The unfortunate reality about dogs, cats and other domesticated pets is that there tends to be an abundance of them. This large population typically means that there is a considerable number of pets that do not have loving homes, which leads to strays in the street and overpopulated animal shelters. Therefore, spaying or neutering of animals is essential to ensure that you are not contributing to the rise in homeless pets.
While ideally your pet would not eat poison it is all too easy for a pet to end up eating poison inadvertently if they end up eating a poisoned piece of flesh (such as a poisoned rat or rabbit) or make it into a space with poison such a shed. Here are some tips to help you if you do find a pet that has been poisoned. Locate the source of the poison
If you have a pregnant dog who is due to give birth you'll want to work out the best ways to support them through this exciting time. However, while most labours go smoothly, in some cases a dog may get distressed in labour and need some extra support. Here are some tips to help you identify troublesome issues in labour and give your dog the best support. Stalled labour Labour in dogs usually progresses reasonably quickly.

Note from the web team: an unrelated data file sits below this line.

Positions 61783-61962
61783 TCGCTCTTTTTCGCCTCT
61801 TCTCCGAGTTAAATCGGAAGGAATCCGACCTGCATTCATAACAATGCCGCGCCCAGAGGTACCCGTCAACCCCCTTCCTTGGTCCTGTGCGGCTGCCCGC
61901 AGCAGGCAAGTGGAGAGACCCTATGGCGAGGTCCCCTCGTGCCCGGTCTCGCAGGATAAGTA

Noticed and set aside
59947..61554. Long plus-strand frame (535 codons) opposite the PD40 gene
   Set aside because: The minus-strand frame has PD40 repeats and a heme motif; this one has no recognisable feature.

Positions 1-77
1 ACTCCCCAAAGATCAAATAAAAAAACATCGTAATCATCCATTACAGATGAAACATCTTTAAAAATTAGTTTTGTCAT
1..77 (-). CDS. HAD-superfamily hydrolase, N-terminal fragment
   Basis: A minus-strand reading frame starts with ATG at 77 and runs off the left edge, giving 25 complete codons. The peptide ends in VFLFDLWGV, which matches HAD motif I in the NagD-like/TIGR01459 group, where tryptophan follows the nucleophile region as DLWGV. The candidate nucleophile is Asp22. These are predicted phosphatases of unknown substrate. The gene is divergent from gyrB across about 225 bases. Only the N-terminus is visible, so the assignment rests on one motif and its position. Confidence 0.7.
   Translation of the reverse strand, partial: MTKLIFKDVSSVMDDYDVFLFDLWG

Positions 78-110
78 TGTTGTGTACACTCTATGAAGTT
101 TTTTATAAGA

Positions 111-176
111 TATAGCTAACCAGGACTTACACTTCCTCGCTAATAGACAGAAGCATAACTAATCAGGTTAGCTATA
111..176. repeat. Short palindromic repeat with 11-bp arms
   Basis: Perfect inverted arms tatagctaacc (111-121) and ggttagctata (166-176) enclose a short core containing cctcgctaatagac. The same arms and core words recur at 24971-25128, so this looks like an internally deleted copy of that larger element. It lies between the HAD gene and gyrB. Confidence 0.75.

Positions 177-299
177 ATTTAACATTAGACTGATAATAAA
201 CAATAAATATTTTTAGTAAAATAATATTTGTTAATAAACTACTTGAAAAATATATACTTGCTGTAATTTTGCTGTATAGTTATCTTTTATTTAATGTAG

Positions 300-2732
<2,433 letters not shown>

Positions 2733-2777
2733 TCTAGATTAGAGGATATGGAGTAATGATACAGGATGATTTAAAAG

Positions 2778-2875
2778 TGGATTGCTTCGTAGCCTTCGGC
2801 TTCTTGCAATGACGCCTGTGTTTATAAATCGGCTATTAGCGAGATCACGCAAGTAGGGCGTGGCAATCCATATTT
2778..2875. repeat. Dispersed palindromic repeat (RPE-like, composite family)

Parasitic ear mites are contagious, and your cat only has to come into contact with an infected cat to become a host. If ear mites are left untreated, they can begin to colonise in other parts of your cat's body. Additionally, ear mites can make your cat's ears feel so itchy they will scratch until they damage the inner ear, which can impair their hearing. Here's an overview of the symptoms, diagnosis and treatment approach for ear mites in cats:
Health emergencies for your pet aren't always as obvious as you might think, and it can be easy to dismiss certain signs of a needed appointment with a vet as being common problems with animals or just your pet acting up or acting out for attention. However, a responsible pet owner will ensure that he or she knows the signs and symptoms of a medical problem with their pet, and is ready to take them to the vet as needed.
When you have a dog or a cat, they become a treasured part of the family, and you don't want to leave them at any cost. This is true even if you move or travel abroad. Hi, my name is Katie, and I traveled with my dog for nearly 10 years before his passing one year ago. I loved every moment we had together, but I also learned a lot of important things about the type of veterinary care travelling animals need. If you want to learn about veterinary care or tips for travelling animals or just in general, I invite you to explore my blog.